If coaches get too much of the credit and too much of the blame, the Golden State Warriors' turnaround between Games 3 and 4 of their second series against the Memphis Grizzlies was bound to be a case study in the phenomenon.
Going from a team that was without answers to one that managed to find itself in its moment of truth is unquestionably a testament to great coaching and player leadership, not only from a tactical standpoint but also from a psychological standpoint; after going 67-15 in the regular season and helping his team recover after two poor performances against Memphis, there shouldn't be much doubt about Steve Kerr's coaching acumen (and potential) at this point.
I thought Yahoo's Adrian Wojnarowski did a good job of capturing what Kerr did well in coaching Warriors franchise player Stephen Curry in particular in preparation last night's Game 4 win (although I'm personally even more interested in how Kerr worked with assistants Alvin Gentry and Ron Adams to prepare the team for the game, which strikes me as one of Kerr's biggest strengths). He knows how to work with his players to get buy-in, how to push the right buttons at the right time, and how to hold players to high standards while also showing them that he genuinely cares about their success.
There's no question that Kerr is the perfect coach for Curry.
And yes, all of that stands in contrast to what was reported about the Mark Jackson regime.
But after deeming this moment "vital for the growth of this Golden State franchise", Woj went pretty hard at Jackson.
In so many ways, Kerr has been perfect for Curry. He's held him to higher standards, pushed him to be sharper, streamlined and to pursue efficiency. Kerr won over Curry with preparation and purpose, leaving behind a failed coaching regime of empty rah-rahs and guilt-tripping.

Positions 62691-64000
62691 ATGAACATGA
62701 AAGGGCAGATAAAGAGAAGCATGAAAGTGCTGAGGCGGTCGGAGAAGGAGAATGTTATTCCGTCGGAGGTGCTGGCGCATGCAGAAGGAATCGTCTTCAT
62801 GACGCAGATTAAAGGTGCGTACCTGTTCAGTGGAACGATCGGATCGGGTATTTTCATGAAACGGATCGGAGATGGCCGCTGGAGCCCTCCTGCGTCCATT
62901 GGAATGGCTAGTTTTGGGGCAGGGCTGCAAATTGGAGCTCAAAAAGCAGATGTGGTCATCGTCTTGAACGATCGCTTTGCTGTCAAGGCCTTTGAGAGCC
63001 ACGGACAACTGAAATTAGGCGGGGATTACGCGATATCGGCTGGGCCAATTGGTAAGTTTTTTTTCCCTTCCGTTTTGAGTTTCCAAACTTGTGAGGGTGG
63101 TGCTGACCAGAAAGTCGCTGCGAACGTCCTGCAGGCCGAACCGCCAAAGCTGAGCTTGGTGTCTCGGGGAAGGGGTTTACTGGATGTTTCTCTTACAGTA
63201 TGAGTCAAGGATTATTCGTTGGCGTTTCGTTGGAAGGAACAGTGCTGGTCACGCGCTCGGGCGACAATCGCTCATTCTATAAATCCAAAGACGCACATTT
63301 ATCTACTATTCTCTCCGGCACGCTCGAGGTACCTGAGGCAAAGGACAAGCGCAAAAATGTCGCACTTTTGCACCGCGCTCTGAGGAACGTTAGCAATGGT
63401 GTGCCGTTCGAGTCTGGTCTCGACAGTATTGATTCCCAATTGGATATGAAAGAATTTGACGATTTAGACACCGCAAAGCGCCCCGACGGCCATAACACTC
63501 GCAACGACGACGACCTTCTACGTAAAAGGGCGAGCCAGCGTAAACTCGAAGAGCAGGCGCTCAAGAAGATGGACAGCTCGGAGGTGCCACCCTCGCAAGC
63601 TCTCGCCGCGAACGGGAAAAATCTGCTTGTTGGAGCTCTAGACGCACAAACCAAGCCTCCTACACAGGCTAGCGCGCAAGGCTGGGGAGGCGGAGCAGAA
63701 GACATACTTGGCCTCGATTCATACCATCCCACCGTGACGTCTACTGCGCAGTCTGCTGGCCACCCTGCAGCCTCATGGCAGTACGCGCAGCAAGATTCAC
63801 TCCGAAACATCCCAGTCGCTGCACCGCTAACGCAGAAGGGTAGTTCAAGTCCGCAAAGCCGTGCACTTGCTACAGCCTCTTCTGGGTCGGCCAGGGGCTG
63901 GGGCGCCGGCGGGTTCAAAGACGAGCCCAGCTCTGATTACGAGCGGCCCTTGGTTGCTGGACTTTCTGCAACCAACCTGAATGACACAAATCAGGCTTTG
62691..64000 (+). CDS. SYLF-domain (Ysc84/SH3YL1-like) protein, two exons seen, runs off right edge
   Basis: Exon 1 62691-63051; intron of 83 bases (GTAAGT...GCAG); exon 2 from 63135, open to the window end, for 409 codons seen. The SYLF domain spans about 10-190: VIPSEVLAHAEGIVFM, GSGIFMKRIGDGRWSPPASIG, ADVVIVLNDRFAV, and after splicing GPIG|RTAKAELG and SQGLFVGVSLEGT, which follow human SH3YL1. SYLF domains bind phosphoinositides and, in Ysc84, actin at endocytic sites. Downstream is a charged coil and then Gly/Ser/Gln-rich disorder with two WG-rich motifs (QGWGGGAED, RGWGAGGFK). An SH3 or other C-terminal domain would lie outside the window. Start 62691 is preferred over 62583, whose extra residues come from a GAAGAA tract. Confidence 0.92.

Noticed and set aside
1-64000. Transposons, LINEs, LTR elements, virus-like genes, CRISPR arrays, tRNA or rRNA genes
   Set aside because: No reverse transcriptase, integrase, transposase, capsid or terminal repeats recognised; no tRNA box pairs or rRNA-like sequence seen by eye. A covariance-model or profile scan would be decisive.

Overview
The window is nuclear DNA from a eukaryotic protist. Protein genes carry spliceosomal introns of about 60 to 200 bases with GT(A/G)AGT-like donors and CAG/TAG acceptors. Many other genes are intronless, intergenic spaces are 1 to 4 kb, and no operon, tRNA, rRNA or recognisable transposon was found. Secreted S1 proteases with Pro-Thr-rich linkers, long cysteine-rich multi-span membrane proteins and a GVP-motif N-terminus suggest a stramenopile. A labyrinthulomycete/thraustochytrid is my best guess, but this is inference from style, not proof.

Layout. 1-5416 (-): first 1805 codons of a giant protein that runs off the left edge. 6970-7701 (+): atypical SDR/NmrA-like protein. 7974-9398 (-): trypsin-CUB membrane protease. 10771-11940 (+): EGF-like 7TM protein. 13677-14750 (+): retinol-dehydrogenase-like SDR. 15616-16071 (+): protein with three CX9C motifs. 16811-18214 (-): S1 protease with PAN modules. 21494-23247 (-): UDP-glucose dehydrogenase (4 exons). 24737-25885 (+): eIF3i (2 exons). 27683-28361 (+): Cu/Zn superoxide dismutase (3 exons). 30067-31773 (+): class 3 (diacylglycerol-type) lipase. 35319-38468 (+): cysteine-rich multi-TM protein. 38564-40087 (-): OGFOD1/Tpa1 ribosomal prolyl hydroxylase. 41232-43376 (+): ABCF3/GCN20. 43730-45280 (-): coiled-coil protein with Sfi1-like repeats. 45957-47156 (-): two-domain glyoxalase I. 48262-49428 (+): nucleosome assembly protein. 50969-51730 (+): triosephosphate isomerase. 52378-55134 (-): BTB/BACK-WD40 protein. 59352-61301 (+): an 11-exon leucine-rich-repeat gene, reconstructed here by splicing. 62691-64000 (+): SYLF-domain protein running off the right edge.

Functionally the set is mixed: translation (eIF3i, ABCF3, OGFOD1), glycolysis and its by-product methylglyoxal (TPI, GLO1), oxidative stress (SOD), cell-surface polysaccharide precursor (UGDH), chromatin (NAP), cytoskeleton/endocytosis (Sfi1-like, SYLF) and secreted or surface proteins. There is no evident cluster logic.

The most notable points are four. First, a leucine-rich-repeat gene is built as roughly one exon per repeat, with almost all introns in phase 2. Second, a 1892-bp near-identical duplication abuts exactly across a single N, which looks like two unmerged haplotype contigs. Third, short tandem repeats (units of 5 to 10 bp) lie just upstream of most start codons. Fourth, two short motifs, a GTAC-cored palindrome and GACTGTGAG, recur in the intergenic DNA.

Kerr has challenged Curry to be a defensive player, refusing to hide him. Most of all, Kerr has delivered Curry a genuine NBA offense - movement and misdirections. Before there was no structure, mostly isolation plays after isolation plays. As the Warriors' season teetered on Monday, Golden State rediscovered itself with hard-driving defense, resolved rebounding and the gift of the MVP's peerless shooting
What immediately strikes me as interesting about that is that even in a great moment for the franchise, people — fans and, apparently, media alike -- feel the need to continue to bring Jackson into it. Mark Jackson will inevitably cast a shadow over this franchise, in part because he's still doing color commentary for NBA games and in part because of the way in which he left the Bay Area. But at some point, it's just weird to a) continually bring him up just to b) call his coaching regime "failed".
Perhaps there's value in remembering the butterfly as we admire the caterpillar (or whatever), but if we are only acknowledging it to stomp on it we might as well leave it alone and devote our undivided attention to butterfly admiration.
We don't have to bother enumerating Jackson's accomplishments, but it's harsh to say his coaching regime "failed" -- Curry had two of the best years of his career to that point under Jackson and made his first All-Star appearance; the Warriors made consecutive playoff appearances for the first time in over two decades. Given the miserable state the franchise was in when Jackson (and Joe Lacob) arrived, some of that "empty rah-rah" stuff was valuable in changing the culture and bringing the team together as a winning unit.
None of this is to say I was a fan of Jackson's, but I'd rather just move on as we enjoy this run, however long it's meant to last.
Bottom line: we can credit Kerr for the team's turnaround this week without continuing to slam Jackson, even while understanding that Kerr is just the better fit and, yes, the perfect fit for Curry.
For more on the Warriors' Game 4 victory, check out our storystream.